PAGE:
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Bahamas Turns 40

Barrington M. Salmon | 8/7/2013, 3 p.m.
Ambassador Dr. Elliston Rahming and Consul-General Paulette Zonicle took to the dance floor early and often Friday night, leading their ...
Courtesy photo

“In addition to agriculture, fisheries and banking, we’ve also seen our people grow and Bahamians are shoe designers, engineers, doctors, lawyers, designers all spreading around the world.”

Zonicle said the Bahamas is unique.

“We’ve elected three prime ministers consecutively with no violence. We change governments smoothly,” she said. “And 94 percent of Bahamians took part in elections.”

Pierre Vital, a native of Haiti, said his interest in Caribbean culture brought him to the festivities.

“I haven’t been around Bahamian people so this is a chance for me to interact with them,” said Vital, a Northern Virginia resident who has lived in the U.S. for 20 years. “I’m interested in Caribbean culture and I go to a lot of cultural events centered [on] the Caribbean.”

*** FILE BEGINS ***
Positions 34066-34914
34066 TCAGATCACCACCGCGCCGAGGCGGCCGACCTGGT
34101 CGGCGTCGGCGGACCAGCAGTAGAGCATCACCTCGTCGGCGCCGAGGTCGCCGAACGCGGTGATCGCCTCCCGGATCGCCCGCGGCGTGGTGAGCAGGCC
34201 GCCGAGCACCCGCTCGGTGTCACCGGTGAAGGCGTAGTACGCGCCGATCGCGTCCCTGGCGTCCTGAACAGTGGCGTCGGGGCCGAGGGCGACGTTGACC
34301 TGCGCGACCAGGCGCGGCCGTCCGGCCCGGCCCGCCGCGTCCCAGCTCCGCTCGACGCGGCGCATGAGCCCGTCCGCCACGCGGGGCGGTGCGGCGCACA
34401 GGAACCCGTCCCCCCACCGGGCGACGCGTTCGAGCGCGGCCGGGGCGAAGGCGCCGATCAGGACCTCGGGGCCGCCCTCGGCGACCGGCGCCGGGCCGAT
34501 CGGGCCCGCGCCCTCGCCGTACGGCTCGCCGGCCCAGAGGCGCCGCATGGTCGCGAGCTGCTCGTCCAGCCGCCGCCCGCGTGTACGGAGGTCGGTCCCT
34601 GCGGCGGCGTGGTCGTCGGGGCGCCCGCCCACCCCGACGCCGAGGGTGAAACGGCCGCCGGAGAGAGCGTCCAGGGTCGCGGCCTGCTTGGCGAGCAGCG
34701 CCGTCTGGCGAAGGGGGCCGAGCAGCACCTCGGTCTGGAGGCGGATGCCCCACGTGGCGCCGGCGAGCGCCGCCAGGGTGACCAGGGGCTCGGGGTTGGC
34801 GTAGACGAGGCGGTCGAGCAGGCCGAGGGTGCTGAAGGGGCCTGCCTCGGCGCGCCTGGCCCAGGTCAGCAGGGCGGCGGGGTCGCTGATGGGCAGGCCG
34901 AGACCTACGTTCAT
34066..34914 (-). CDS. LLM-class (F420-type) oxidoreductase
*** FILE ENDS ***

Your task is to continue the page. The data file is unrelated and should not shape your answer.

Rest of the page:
As he surveys the Caribbean, Vital said, the different islands have made significant progress socially, economically and in other ways.

“I think we’re making a lot of progress,” said Vital, 41. “But one thing I think Caribbean people complain about is that people outside see us as party people and not for the other things we’ve accomplished.”

“Our culture is the same wherever you go. We need to support each other and hopefully our leaders will understand that the people want them to improve conditions of the country and the people.”

Anishca Lightbourne said she’s spent a total of 23 years in the United States but there’s no place like home.

“At home, not a day goes by where you don’t see someone you know. It struck me as I walked through the airport in 2011 that here, you could go days and weeks without seeing someone you know,” said Lightbourne, a lab supervisor with Prince George’s County Hospital. “Anywhere Jamaicans are, you’ll see them and their colors, but Bahamians can adapt very easily. They are very proud of where they come from. It’s the upbringing, the Christian upbringing. In this country, people are tied to their Social Security number but we’re more than a Social Security number.”

And rather than rest on their laurels, Bahamians still have work to do, she said.

“We have a foundation but we still have to finish building this small but proud country,” Lightbourne said.